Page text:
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Special Issue: “Religious Dynamics in Post-Revolutionary Egypt”

September 11, 2019

Add a subheadingThe social science journal Social Compass released a special issue in French and English on “Religious dynamics in post-revolutionary Egypt” (or “Dynamiques religieuses dans l’Égypte post-révolutionnaire” for Francophones).

The issue includes an introduction by Gaétan Du Roy and Séverine Gabry-Thienpont, and articles in French by Clément Steuer and Costantino Paonessa, and in English by Sebastian Elsässer and Mina Ibrahim.

The abstracts are as follows:

Steuer, Clement. 2019. Qu’est-ce qu’un parti fondé sur une base religieuse ? Interprétations concurrentes d’une catégorie juridique dans le contexte politique égyptien. 66(3): 318-332.

In Egypt, the ‘political parties with a religious basis’ are explicitly prohibited by law since 1977. However, this ban has had a negligible impact on political life, because administrative jurisprudence has since long diminished its scope, by reducing the question of the religious basis of a party to that of the confession of its members. Nevertheless, the secular opponents of the Islamists have repeatedly claimed, since the constitutionalization of this ban in January 2014, that it should be interpreted more strictly. This article first recalls how the Islamist and secular camps emerged during the political and constitutional struggles of the 2011–2013 era, before examining the competing interpretations of the notion of ‘religious party’, such as made by the administrative jurisprudence, by supporters of the ban on Islamist parties, and by the Islamists themselves.

Elsässer, Sebastian. 2019. The Coptic divorce struggle in contemporary Egypt. Social Compass 66(3): 333-351.

Since his accession in 2012, Coptic Orthodox Pope Tawadros II has initiated a number of reforms within the church, including a major overhaul of the church court system and the introduction of more liberal provisions concerning divorces. This article explores the historical development and current state of divorce and divorce law within the Coptic Orthodox Community in Egypt and the complex interactions between Coptic citizens, their church, and state courts. Scrutinising interviews and press statements by the new pope and senior clerics, it investigates their ideas of Coptic family law and their justification for changing the Church’s approach to the divorce issue. It also takes the perspective of divorced Copts and looks at the myriad paths people have been following in search of legal and administrative loopholes, and assesses the impact that the new regulations will have on their lives.

Paonessa, Constantion. 2019. L’après 2013 des confréries soufies égyptiennes : allégeance au pouvoir, dissensions internes et « renouveau du discours religieux ». Social Compass 66(3): 352-365.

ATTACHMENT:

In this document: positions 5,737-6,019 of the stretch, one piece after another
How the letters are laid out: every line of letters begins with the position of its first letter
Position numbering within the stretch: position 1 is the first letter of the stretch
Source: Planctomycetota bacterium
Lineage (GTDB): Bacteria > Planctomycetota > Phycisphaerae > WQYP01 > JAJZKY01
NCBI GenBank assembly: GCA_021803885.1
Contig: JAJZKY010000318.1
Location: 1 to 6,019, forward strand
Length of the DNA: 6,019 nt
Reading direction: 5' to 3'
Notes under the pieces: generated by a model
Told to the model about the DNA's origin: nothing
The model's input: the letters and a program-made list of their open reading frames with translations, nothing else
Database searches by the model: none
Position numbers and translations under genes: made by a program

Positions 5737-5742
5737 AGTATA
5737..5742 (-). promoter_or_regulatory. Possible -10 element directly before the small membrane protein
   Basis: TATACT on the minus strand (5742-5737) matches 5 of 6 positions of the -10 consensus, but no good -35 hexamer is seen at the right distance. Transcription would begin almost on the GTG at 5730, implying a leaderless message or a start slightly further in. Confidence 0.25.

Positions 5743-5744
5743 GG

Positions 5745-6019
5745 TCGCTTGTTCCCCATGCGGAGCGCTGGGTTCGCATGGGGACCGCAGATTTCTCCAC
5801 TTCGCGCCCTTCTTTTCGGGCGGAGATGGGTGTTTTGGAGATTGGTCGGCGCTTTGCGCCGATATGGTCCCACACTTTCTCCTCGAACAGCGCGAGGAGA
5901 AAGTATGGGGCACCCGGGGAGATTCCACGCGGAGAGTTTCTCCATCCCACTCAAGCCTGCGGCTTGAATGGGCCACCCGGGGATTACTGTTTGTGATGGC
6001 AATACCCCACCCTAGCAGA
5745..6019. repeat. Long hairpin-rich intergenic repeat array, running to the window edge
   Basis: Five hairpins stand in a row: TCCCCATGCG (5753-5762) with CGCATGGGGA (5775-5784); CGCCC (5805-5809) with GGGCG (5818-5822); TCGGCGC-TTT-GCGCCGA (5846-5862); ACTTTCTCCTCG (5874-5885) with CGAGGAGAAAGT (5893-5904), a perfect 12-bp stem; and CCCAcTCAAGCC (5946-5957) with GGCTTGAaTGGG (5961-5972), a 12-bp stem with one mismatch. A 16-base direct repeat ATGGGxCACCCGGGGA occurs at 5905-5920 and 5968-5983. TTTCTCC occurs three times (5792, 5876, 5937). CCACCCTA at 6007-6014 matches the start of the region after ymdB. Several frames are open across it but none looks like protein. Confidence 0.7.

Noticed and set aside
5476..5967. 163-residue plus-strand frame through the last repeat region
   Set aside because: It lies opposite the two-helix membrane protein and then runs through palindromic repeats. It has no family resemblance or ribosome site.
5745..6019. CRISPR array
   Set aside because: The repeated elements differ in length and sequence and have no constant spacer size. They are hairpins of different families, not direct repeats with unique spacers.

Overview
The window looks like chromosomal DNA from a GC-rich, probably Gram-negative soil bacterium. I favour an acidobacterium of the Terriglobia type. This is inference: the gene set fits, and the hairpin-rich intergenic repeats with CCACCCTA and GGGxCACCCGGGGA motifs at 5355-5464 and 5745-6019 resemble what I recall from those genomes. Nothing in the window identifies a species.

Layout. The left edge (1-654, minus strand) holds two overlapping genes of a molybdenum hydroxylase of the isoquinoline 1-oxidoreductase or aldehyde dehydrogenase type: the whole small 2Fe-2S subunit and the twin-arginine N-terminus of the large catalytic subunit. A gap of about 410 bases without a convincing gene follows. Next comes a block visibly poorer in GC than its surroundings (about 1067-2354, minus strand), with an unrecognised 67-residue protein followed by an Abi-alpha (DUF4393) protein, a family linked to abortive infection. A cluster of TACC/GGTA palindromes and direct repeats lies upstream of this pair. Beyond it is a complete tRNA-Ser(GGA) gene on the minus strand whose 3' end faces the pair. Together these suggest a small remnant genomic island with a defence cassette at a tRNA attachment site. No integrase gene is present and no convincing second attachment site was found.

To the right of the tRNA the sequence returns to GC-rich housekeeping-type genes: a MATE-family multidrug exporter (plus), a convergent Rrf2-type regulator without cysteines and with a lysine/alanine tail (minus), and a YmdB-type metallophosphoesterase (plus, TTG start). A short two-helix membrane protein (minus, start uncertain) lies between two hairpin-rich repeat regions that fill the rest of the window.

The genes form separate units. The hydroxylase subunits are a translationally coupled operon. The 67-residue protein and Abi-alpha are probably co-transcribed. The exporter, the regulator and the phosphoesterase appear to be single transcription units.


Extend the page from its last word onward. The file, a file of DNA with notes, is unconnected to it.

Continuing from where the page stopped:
This article discusses the role of some Sufi orders and some of their sheikhs who are members of the Higher Council of Egyptian Sufi Brotherhoods in the project to ‘renew religious discourse’ (tajdīd khitab al-dīnī) launched by President al-Sissi in 2015. In particular, it raises the question of the extent to which contemporary Sufi ulemas reclaim concepts belonging to the Islamic mystical tradition, such as that of tajdīd (renewal), in order to adapt it to the needs of the country’s political agenda. Finally, based on the case of the al-’Azamiya brotherhood, this article aims to question the role played by Sufi identity as a factor of political mobilization.

Ibrahim, Mina. 2019. A minority at the bar: Revisiting the Coptic Christian (in-)visibility. Social Compass 66(3): 366-382.

How do Coptic Christians make sense of a predominantly negated practice such as drinking and selling alcohol? What do they do when they are forced or voluntarily desire to join alcoholic spaces that are refused by ruling religious and social forces? In this article, I build on the unorthodoxy of beer and liquor as per the hegemonic Coptic Orthodox Church tradition of khidma in Egypt by pointing out to completely overlooked interactions that Coptic Christians have at alcoholic spaces. I argue that experiences of Coptic Christians at a bar complicate how and where Copts strive for a ‘visibility’ (i.e. recognition) in a country of a Muslim majority. Especially with the brutal crackdown on the post-2011 street activism following the 2013 coup, predominantly negated venues of entertainment and fun give us hints to important meanings of agency in the lives of members of the largest Christian minority in the Middle East.

Image by abdelazizmagdy40 via Pixabay.
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The ’60 Minutes’ as-Sisi Interview as Media Event

January 29, 2019

untitled design(1)“What was he thinking?” is the question people keep asking about General as-Sisi’s Jan. 6 interview on 60 Minutes.

It was interesting to watch the interview, which was heavily edited and used strong anti-regime voices to contextualize as-Sisi’s comments, but even more interesting to look at how the metadiscourses generated by the interview turned it into a media event.